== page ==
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Second autopsy performed on Jacob Limberios but death investigation continues

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Jake Limberios

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A second autopsy on the body of Jacob Limberios, a Castalia teenager who died last year of a gunshot wound to the head, substantiates an initial suicide ruling though the death investigation is ongoing.

Dr. Cynthia Beisser, a deputy coroner with the Lucas County coroner’s office, performed a second autopsy after a forensic pathologist hired by Mr. Limberios’ family said an autopsy he conducted, the first to be performed, revealed the 19-year-old’s death was a homicide.

Sandusky County Coroner John Wukie ruled the March, 2012, shooting death a suicide, but the death is now under investigation.

In a Wednesday letter to Dr. Wukie, Dr. Beisser stated her “autopsy findings are not inconsistent with the original ruling of suicide.”

She also stated the manner of death “is not determined at the autopsy table, but by investigation of the scene and putting together all of the available information concerning the death.”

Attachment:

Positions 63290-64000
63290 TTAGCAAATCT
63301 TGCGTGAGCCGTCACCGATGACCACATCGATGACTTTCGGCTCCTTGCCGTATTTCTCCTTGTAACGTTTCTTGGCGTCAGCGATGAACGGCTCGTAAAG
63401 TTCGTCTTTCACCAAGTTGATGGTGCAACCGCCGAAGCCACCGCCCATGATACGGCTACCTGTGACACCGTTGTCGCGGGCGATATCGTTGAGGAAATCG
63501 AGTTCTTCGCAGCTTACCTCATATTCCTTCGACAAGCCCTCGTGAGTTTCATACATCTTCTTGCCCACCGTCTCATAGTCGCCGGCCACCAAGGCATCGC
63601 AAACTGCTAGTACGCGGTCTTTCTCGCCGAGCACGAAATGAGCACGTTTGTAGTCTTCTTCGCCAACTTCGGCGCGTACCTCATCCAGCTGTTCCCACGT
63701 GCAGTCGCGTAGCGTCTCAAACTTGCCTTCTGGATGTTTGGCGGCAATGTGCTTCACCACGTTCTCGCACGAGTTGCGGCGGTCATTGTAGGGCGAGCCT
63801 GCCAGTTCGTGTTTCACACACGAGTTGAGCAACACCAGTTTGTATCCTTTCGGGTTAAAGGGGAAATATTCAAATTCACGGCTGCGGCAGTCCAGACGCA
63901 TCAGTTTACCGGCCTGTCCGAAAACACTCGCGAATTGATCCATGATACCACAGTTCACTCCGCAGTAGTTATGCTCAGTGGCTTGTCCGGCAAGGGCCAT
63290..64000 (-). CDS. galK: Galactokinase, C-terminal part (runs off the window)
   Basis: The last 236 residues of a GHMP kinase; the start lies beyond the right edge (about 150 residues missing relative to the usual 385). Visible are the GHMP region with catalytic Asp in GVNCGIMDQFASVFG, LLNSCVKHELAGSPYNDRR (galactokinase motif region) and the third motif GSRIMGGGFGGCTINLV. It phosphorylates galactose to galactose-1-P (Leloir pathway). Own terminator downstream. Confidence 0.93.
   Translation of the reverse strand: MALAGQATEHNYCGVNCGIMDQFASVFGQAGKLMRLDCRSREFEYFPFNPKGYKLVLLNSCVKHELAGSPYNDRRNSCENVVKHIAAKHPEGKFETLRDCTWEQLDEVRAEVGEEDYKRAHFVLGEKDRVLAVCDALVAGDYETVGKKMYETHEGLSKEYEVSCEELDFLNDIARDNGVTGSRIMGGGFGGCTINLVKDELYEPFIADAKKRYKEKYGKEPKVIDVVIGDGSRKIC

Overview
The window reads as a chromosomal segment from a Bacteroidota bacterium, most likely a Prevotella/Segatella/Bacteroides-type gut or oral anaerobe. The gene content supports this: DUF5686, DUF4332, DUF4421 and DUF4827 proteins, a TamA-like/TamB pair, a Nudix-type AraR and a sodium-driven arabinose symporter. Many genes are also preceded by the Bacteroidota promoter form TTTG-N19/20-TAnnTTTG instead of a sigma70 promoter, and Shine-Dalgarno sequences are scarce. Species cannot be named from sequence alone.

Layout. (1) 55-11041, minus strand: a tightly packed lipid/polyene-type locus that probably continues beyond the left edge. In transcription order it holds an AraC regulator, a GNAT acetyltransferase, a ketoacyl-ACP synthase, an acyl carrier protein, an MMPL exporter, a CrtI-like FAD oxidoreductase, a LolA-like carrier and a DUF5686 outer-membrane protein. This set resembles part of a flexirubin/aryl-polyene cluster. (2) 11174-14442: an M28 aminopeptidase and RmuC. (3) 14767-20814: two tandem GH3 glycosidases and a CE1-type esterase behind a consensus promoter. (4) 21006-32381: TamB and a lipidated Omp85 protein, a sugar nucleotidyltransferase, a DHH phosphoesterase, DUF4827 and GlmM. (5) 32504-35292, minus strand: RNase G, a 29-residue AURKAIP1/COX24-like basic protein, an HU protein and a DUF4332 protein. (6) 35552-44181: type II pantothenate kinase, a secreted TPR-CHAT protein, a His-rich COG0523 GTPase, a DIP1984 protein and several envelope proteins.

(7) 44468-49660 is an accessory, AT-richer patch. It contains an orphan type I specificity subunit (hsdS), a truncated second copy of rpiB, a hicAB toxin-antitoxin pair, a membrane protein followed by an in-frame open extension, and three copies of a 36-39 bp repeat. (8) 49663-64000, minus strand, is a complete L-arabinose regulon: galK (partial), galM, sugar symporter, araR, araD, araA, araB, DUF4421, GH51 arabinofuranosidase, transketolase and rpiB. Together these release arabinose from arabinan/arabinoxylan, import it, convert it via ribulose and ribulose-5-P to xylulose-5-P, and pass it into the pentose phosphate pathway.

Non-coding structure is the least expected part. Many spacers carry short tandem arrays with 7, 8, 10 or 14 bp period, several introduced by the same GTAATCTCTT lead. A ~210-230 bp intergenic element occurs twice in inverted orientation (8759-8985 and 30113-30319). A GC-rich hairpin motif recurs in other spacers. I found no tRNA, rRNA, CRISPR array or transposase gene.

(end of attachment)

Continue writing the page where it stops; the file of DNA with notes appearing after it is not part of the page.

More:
She said she could not "definitively identify gunpowder residue" or determine the range of fire because of post mortem changes, alterations made during the previous autopsy and by the funeral director.

Dean Henry, the special prosecutor in the criminal investigation who also represents Dr. Wukie in a lawsuit filed by the Limberios family challenging the manner of the death, said Dr. Beisser’s report contradicted that of the family’s forensic pathologist Dr. Cyril Wecht of Pittsburgh in a significant way.

Dr. Beisser’s examination concluded the shot was fired from right to left. Dr. Wecht determined the entrance wound is on the left side and the exit wound on the right side.

“That’s pretty huge because it directly contradicts Dr. Wecht’s,” said Mr. Henry.

Mr. Henry said he’s waiting on test results from the state’s Bureau of Criminal Investigation. Once those are complete, he will meet with investigators and coroners on how to proceed with the investigation.

Dr. Beisser did not examine some tissue removed by Dr. Wecht, which she stated did “not allow for optimum examination of the wounds.”

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